UK: Packing But Not Fracking - Business And Commercial Project Legislation Published

Last Updated: 6 November 2013
Article by Angus Walker

Today's entry reports on the publication of legislation to extend the Planning Act 2008 regime to business and commercial projects.

Over a year ago now, on 6 September 2012, the government announced that it was making various changes to the planning system to encourage growth. Much of this led to the Growth and Infrastructure Act 2013, and one such provision was to extend the Planning Act 2008 regime for consenting nationally significant infrastructure projects to some business and commercial projects. Although the Act extended the regime at primary legislation level, it needed regulations to set out which types of project were actually covered. A consultation on what projects should be covered was underaken earlier this year.

On Thursday, just managing to make it in October, the government laid the regulations setting out the project types before Parliament. They are only in draft, but are unlikely to change in their final form, likely to be by the end of this year.

The regulations are known as the Infrastructure Planning (Business or Commercial Projects) Regulations 2013. There are several points to note - the regulations are by no means identical to the original consultation proposals.

First, they are wider in scope than the consultation draft, which set thresholds and was quite specific about the types of development within each category. Here is a table comparing the two:

Consultation category Consultation threshold Actual category ('the construction of buildings or facilities for use for the purpose of:') Actual threshold (guidance only)
Offices and research and development facilities Over 40,000m2 gross internal floorspace Office use; research and development of products and processes Not normally less than 40,000m2 gross internal floorspace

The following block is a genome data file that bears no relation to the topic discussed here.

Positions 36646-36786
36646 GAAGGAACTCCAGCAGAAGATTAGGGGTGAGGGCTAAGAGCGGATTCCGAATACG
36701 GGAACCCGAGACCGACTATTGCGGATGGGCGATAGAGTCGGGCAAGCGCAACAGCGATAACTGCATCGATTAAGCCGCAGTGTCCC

Manufacturing and processing proposals Over 40,000m2 gross internal floorspace an industrial process or processes Not normally less than 40,000m2 gross internal floorspace
Warehousing, storage and distribution Over 40,000m2 gross internal floorspace storage or distribution of goods Not normally less than 40,000m2 gross internal floorspace
Conference and exhibition centres Over 40,000m2 gross internal floorspace conferences; exhibitions Not normally less than 40,000m2 gross internal floorspace
Leisure, tourism and sports and recreation over 100 hectares leisure; tourism Not normally less than 100 hectares
Sports Stadia minimum 40,000 seats sports For stadia: not normally less than 40,000 seats
Mixed-use development including, for example, mixed-use business parks over 100 hectares wholly or mainly one or more of the above
Extractive industries (mining and quarrying) Including proposals for: deep mined coal, onshore oil and gas extraction, other mining and quarrying proposals all coal, over 500 tonnes per day for petroleum and 500,000 cubic metres per day for gas, over 100 hectares for other types the winning and working of minerals in, on or under land, not including the winnning and working of peat, oil, coal or gas Important mineral or not normally less than 150 hectares at surface or underground

A 'policy statement' accompanies the draft regulations. I have not found this on the internet yet, but I have been sent it by DCLG, so I can pass it on on request. This consists of guidance about making applications. As expected, the size criteria aren't in the regulations themselves, but are in the policy statement, thus not being hard and fast. Indeed, the statement says that each project will be considered on its own merits.

The categories are generally wider than suggested at the consultation stage - for example, instead of saying 'sports stadia' the category is simply (the construction of buildings or facilities for use for the purpose of) 'sport'.